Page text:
The line “Smile and the world smiles with you” appears in Annie, attributed to FDR. The worst boss I ever had criticized me for smiling too much. There was nothing about his leadership that I wanted to follow. I want to be on the smilers’ side, among the people who are approachable, likeable, happy, and empathic. Don’t worry. When it comes to the other aspects of leadership, I’ll be visionary, communicative, risk-taking, innovative, smart, and all the rest. And I’ll be smiling.

  • Mike Rogers August 5, 2010, 3:52 pm

    Thanks everyone for you comments. They have been wonderful, and I have learned some things. Next week I am going to do a blog post on what research says about smiling. Stay tuned and keep commenting and of course smiling. I love reading what you have to say.

  • Barry E. Altland August 5, 2010, 9:21 pm

    Mike, at the core, leadership is treating others with respect for their dignity, and tapping into our basic human decency, which then translates into creating an environment where people are able to perform their best work. A smile is an outward behavior that exudes warmth, and connection, and when coupled with sincere acknowledgement of others’ presence and contribution, is the very foundation for all other work interactions.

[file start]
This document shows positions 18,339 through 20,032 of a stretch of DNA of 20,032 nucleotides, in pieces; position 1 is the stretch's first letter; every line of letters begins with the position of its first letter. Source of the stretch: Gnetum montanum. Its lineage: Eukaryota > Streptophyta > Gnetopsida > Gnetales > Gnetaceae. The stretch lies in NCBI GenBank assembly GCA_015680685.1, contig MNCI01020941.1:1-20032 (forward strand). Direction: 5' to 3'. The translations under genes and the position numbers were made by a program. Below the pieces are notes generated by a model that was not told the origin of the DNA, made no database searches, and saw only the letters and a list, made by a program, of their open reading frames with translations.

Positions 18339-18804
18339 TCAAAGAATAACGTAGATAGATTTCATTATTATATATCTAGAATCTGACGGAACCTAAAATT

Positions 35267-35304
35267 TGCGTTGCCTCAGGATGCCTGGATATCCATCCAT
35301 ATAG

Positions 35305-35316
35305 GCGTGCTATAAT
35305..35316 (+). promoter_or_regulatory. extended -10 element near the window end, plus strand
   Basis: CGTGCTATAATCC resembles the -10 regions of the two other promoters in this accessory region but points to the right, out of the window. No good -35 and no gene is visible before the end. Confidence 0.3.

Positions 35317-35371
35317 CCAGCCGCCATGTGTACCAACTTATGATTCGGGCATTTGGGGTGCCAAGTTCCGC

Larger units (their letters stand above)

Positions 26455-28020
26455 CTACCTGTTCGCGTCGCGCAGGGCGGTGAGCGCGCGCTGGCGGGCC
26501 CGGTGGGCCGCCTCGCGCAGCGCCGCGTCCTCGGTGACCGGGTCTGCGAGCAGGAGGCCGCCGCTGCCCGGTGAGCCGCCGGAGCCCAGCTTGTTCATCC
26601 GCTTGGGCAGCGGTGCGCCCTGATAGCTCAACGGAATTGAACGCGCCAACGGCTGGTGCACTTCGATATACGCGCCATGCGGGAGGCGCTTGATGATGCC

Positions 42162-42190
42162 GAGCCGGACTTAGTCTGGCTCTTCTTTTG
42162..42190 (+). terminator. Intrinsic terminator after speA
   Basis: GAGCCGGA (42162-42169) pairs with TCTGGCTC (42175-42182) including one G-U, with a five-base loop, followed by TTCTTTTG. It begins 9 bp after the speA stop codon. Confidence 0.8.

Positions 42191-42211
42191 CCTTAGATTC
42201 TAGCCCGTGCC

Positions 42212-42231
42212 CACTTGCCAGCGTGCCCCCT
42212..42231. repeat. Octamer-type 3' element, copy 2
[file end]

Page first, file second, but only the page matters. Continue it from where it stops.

After all, people just want to know they matter, that what they do makes a difference. A leader has the amazing ability to influence the fulfillment of all others around them, and it could be just as easy as sharing a smile.
    So, is it possible that a leader can be effective without a frequently used, engaging smile? I suppose it’s possible, albeit less probable.
    Smiles to you!

  • Iryna Shevchuk August 5, 2010, 9:23 pm

    Smile enforce us to smile in reply and that is a start for a dialoge in any situation.
    Medical tests prove that every time of our smiling continue our life for 15 minutes. It a good motive for smile 🙂

  • Giuseppe Delli Castelli August 5, 2010, 9:26 pm

    Exactly right. Smiling is contagious, as it is bad mood.
    This is clearly explained in the work of Prof. D.Goleman in Emotional and Social intelligence.